I find myself agreeing with you on much of what you say above – especially the emphasis that there can be no real, effective unity without agreement / cohering beliefs (doctrines, although I tend to avoid that word for reasons I won’t go into here). And of course not all doctrines are created equal and some would “work” unity a lot better than others.

    I also share your caution (and negative opinion) of groups that promise supernatural interventions (on God’s behalf) and prosperity (however much those may appeal to the masses who value the spectacular and the materialistic at the expense of the really important things like love, joy, peace, patience, kindness, faithfulness, gentleness and self-control). On a good day I guess I tend to put that down to spiritual immaturity and on a bad day I think it is an evil and dangerous ploy.

    But I do wonder if our unity is really based on our understanding/s … or on a peace which passes understanding. (I am tending towards mysticism)

    The one big predicament it seems to me is not Scripture so much but rather our understanding (interpretations) thereof… which can (and do) differ substantially.

    Maybe it is a good thing to remember that we should not lean on our own understanding (no matter how clever or qualified we may think we are)?

    I get the feeling we are doing something wrong when we rely on our own abilities and capacities – rather than trust God to save us … and to grow us … and to unite us?

    I seem to think that is a “doctrine” which Paul emphasized above others.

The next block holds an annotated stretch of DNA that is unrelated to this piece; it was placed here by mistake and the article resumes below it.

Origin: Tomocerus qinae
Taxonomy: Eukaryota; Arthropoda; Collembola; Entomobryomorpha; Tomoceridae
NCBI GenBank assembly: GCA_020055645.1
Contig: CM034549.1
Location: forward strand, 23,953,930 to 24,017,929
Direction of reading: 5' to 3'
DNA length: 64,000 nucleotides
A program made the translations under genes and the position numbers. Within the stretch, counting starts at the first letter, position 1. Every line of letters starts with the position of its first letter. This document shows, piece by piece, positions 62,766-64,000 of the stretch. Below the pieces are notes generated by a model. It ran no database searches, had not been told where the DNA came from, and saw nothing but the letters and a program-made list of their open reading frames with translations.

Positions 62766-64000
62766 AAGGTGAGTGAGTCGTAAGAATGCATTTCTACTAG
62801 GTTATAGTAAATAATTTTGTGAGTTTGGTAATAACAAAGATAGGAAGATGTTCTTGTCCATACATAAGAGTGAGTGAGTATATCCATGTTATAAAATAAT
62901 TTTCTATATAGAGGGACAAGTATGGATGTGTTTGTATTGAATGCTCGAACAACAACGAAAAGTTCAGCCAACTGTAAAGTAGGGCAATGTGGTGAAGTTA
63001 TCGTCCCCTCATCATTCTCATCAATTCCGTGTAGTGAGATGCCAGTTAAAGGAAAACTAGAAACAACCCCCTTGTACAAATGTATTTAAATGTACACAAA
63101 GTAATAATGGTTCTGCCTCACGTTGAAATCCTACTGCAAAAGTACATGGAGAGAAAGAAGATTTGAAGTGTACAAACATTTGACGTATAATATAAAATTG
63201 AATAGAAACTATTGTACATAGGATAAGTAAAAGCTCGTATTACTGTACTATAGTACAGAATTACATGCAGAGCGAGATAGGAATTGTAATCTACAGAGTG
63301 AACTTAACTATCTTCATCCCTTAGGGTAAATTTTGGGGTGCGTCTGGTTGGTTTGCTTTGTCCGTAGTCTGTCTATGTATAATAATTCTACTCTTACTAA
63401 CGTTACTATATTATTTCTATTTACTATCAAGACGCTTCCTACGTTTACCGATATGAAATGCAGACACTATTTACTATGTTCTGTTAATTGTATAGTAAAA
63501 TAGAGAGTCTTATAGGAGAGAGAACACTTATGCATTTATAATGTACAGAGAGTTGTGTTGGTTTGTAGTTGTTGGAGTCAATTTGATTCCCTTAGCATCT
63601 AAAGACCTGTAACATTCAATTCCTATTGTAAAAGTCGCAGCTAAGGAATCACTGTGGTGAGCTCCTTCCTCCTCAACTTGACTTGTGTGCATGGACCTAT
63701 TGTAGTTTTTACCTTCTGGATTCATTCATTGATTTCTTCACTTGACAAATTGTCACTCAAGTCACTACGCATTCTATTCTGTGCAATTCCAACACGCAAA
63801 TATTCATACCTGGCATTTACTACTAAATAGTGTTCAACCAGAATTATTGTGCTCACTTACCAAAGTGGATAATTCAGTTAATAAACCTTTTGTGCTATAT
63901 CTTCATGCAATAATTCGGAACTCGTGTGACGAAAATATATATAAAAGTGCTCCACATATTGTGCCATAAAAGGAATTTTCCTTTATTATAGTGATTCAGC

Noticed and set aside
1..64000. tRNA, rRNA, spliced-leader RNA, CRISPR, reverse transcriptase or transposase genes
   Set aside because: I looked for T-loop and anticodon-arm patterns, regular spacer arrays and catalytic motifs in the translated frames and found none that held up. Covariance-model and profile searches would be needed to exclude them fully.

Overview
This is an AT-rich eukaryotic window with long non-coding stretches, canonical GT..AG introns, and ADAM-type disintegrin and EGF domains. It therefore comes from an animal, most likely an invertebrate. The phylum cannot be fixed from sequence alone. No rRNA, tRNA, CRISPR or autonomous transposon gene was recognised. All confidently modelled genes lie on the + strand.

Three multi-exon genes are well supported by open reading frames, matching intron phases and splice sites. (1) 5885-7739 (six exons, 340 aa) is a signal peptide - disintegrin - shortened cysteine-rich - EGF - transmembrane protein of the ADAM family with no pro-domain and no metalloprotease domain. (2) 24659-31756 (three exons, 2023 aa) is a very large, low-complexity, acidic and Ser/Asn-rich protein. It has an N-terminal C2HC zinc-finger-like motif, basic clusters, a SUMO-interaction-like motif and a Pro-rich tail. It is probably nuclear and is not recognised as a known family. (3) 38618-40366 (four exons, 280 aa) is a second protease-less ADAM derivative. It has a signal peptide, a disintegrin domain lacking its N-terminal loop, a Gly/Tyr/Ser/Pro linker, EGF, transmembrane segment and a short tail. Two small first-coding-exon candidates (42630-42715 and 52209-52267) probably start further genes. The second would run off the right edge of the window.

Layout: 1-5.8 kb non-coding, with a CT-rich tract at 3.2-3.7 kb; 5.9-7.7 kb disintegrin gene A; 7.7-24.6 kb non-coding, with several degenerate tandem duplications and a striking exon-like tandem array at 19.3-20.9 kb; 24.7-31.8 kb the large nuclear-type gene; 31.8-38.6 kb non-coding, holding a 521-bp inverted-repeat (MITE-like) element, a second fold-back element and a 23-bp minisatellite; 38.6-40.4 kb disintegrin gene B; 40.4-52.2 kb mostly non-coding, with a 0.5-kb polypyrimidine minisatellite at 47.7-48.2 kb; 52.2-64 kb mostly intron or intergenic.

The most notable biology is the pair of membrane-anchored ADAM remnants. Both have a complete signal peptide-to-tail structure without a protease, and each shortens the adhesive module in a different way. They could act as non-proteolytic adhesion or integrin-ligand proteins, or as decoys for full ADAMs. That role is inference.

I have got to admit I don’t like the Swartz quote or sentence … but it seems to be contradicted in the next line about influencing by way of example (rather than by mere words – or “pulpiteering” as a friend of mine calls it).

    I also disagree with the sense of fear and insecurity that I sense (maybe incorrectly) in the words “protect it ferociously”. I tend to think of the truths of God as being strong… people don’t break them so much as they break themselves upon them…? (not sure if Ive made that clear?)

    And naturally I do support the idea that spiritual “leaders” (in fact all Christians) support the recognition of same sex unions as I don’t see this as contrary to Scripture at all … as partly explained in my good friend Patrick FitzGerald’s blog post:


    and also my own website’s little exposition on the matter:


    Anyway thanks for the food for thought! :) I look forward to following your thoughts more closely in future!

    • Hey Lance,

      Challenging thoughts, especially the comment re “protect it ferociously” which possibly does uncover a degree of “fear and insecurity”.

      Either that or it exposes fanaticalism :).

      mmm, the better of two evils?

      Keep testing, hold onto the good.

      • Many years ago I remember reading a Selwyn Hughes (Every Day With Jesus devotional writer) quote that said that “Fanaticism is a sign of doubt”…

        That thought has always stayed with me.